Film festivals are great places to see films you may not have known existed — cinematic discoveries abound. They are also a good place to meet fellow film buffs and, quite often, the filmmakers themselves.
Now, Boston residents have an opportunity to see what the fuss is about: Independent Film Festival Boston (IFFBoston), which runs April 26-May 3 at the Brattle, Coolidge Corner, and Somerville theaters, is celebrating its 20th anniversary with an intriguing slate of nearly 90 films, including features, documentaries, and shorts.
One documentary I’m looking forward to is “Being Mary Tyler Moore,” which screens at 5 p.m. May 1 at the Brattle. Director James Adolphus looks at the life and career of the groundbreaking, Oscar-nominated and Emmy-winning television icon. I’m taking my own advice and attending this screening.
Here are two selections I’ve seen already — and that are worth your time.
‘Love to Love You, Donna Summer’
“The possibilities of a Black girl from Boston going to Germany and becoming successful in the American pop field is a million-to-one shot,” says Donna Summer, the subject of this riveting documentary by Oscar-winning documentarian Roger Ross Williams (“Music by Prudence”) and Summer’s daughter Brooklyn Sudano.
The festival opener screens at 7:30 p.m. April 26 at Somerville Theatre.
Honoring a Boston legend seems appropriate for a festival celebrating its own hometown longevity. Summer had a string of hits that earned their rightful places in the musical canon of the 20th century. She made songs like “Bad Girls,” “She Works Hard for the Money,” “I Feel Love,” and the nearly 17-minute, moan-filled song that gives the film its title, “Love to Love You Baby,” into classics.
“Love to Love You, Donna Summer” reminds us just how catchy those songs were — and continue to be (thank goodness I had a screener at home, because I couldn’t stop singing along with the concert footage). The film also showcases Summer’s songwriting, a talent often ignored by critics and unknown by the public.
Sudano and Williams cover Summer’s career extensively, but their film is more than just a chronicle of professional highs and lows. Sudano — along with her siblings, father, and aunt — discuss Summer’s life off the stage. We hear their voices over clips of the singer that range from grainy home movies to professional photos, all skillfully edited together by Enat Sidi and Jon Stray.
As a result, “Love to Love You, Donna Summer” becomes the intensely personal journey of an adult daughter piecing together the journey of her famous mother. We bear witness to Summer’s personal triumphs and tragedies, often hearing from the singer herself. Seeing her out of makeup and just being a regular person brings the musical legend down to earth.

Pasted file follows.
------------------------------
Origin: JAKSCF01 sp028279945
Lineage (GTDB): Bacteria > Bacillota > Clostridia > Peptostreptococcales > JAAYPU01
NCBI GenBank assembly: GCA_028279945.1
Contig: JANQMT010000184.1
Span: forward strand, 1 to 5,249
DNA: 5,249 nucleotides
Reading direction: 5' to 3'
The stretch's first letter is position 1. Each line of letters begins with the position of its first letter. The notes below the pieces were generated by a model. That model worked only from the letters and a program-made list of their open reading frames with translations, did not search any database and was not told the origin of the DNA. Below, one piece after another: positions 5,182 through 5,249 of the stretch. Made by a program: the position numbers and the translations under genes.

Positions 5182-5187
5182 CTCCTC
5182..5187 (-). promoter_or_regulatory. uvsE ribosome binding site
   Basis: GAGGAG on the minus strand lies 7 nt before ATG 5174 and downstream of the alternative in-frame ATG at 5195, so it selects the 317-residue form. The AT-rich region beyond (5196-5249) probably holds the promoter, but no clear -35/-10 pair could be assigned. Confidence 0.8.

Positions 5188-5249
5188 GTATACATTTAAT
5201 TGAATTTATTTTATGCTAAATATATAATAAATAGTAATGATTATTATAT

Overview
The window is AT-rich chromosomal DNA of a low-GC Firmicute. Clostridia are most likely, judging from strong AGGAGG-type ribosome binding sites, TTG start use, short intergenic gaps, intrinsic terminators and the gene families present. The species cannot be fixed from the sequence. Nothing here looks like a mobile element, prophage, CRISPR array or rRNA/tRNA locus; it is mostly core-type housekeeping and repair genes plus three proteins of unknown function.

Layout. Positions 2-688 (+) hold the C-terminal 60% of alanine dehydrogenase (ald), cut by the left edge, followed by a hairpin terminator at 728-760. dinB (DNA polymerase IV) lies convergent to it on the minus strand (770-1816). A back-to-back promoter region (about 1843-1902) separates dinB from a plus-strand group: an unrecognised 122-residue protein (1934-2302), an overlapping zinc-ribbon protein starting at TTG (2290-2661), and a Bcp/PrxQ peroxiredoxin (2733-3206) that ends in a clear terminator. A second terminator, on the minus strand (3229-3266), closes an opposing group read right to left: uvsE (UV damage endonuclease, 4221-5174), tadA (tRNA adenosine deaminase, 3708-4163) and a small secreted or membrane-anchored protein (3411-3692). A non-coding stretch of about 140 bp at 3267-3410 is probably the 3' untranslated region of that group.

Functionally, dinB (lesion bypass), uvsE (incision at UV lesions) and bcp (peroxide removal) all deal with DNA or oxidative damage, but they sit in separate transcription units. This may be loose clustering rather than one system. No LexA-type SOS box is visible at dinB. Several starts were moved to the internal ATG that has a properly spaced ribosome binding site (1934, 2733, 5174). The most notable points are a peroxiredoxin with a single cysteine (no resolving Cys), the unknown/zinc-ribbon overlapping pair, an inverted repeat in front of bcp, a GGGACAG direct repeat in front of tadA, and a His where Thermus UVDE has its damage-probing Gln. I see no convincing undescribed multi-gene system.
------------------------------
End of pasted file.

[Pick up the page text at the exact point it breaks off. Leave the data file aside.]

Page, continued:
Sudano and Williams do not shy away from the darker elements of Summer’s life, documenting her upbringing in Boston, her sexual abuse, and the controversy over homophobic comments she allegedly made to a magazine after embracing Christianity.
“Boston in the 1950s was not a friendly city for people of color,” Summer’s brother Ricky Gaines says as he recounts the tale of how she got her facial scar while being chased by white kids spewing slurs. To escape, Summer went to Germany where she became a success and met producer Giorgio Moroder, the man most associated with her hits. Moroder is interviewed here, as are other producers and collaborators.
Later, “Love to Love You, Donna Summer” clarifies what Summer did and did not say about the queer fanbase that essentially gave her a career.
This is a complex, often moving documentary, and a fine choice to open IFFBoston.
I confess: I had a BlackBerry, and know the story of the ill-fated device that was once the most popular phone in the world. In fact, I brought my old BlackBerry to my New York City screening of director Matt Johnson’s entertaining “biopic,” a screening attended solely by me and an employee from the wireless tech company Qualcomm. He brought his BlackBerry, too.
Here’s hoping that the Somerville Theatre screening May 2 at 7 p.m. will be better attended.
“BlackBerry” is a lot of fun, even in its most dire moments. It’s a story of two Canadian friends, Mike Lazaridis (Jay Baruchel) and Doug Fregin (Johnson), who start a company called Research In Motion (RIM) to promote a product they believe in but are not equipped to market, manage, or sell.
Enter Jim Balsillie (Glenn Howerton), a hard-nosed, experienced businessman who becomes co-CEO of RIM and helps make the BlackBerry a success. He also contributes to its downfall, as does competition from sexier devices like the iPhone.
It sounds dry as a bone, but “BlackBerry” is a very funny and biting cautionary tale of the perils of success. At its heart is a moving and sad story of a friendship battered by business dealings. The performances are uniformly excellent and the two-hour runtime zips by.
In addition to features, IFFBoston has several slates of short films (documentary and fiction), including a free student showcase featuring films made by area college students. Hidden gems are always to be found in these packages. After all, more than one famous director — Spielberg and Scorsese, to name a couple — started by making short films.
See you at the festival!
Odie Henderson is the Boston Globe's film critic.